at the University. It is an interdisciplinary teaching and research center drawing
the majority of its faculty and students from the humanities.
The Northwest Center for Research on Women (NWCROW) was established in 1980 by scholars
at the University of Washington to promote, disseminate, and support feminist research
by and about women. At present, NWCROW continues to focus on bringing women into academic
areas from which they traditionally have been excluded. Its activities involve original
research and the organization of lecture series and panel discussions on feminist
research and on the climate for women in academia.
The Women and Gender Research Institute (WGRI) was formed in 1984 in order to foster
research by women, to assist departments in recruiting and retaining women faculty,
and to encourage research on gender issues by men and women.
The Wellesley Centers for Women (WCW) unite the Center for Research on Women and
the Stone Center for Developmental Services and Studies in an interdisciplinary community
of scholars engaged in research, training, analysis, and action. The Center for Research
on Women has worked to shape a better world through research, action, training, and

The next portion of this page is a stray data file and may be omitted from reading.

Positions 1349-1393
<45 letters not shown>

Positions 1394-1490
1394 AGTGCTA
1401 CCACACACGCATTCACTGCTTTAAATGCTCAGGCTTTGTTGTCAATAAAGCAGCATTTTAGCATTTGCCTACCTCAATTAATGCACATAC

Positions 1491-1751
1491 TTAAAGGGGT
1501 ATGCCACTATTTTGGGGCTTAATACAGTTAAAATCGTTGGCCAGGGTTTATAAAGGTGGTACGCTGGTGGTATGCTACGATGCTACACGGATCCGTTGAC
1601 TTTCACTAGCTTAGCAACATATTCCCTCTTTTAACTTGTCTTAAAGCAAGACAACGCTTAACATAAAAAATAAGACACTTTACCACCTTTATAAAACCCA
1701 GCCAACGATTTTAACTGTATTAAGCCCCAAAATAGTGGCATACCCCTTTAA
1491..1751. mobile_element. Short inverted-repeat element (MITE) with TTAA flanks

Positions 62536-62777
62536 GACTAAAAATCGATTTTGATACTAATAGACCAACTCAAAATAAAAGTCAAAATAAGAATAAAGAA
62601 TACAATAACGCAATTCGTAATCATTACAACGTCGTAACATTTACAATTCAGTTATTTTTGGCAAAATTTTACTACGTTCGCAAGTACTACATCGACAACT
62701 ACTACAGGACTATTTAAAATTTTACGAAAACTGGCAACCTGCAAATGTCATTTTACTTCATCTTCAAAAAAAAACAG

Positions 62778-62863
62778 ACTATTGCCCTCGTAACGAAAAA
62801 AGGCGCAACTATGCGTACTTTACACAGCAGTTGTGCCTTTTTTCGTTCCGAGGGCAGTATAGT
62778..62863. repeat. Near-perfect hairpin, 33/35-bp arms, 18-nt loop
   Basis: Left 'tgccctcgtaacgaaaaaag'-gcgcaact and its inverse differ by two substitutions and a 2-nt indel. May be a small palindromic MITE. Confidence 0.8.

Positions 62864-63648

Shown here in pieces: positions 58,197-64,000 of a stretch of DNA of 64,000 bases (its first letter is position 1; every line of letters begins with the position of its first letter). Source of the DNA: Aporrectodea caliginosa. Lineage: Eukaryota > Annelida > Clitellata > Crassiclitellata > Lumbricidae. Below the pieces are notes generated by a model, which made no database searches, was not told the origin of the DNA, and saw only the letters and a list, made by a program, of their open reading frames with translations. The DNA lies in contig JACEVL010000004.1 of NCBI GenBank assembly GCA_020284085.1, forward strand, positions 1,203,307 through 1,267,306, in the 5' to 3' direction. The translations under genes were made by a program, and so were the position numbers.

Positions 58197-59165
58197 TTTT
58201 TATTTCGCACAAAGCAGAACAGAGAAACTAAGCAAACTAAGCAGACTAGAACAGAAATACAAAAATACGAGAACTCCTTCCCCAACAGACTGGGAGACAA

publications. Studies on gender equity in education, sexual harassment in schools,
childcare, adolescent development, and adult roles in the home and the workplace have
influenced public policy for more than two decades. The Stone Center for Developmental
Services and Studies is dedicated to the prevention of psychological problems, the
enhancement of psychological well-being, and the search for a more comprehensive understanding
of human development. The mission of the Center is carried out through education,
research, and community outreach. Particular attention is paid to the experiences
of women, children, and families across culturally diverse populations.
- The Institute for Women's Leadership is a consortium of teaching, research and public
service units at Douglass College of Rutgers, The State University of New Jersey.
The institute is dedicated to the study of how and why women lead, and to the development
of programs that prepare women of all ages to lead effectively. Consortium members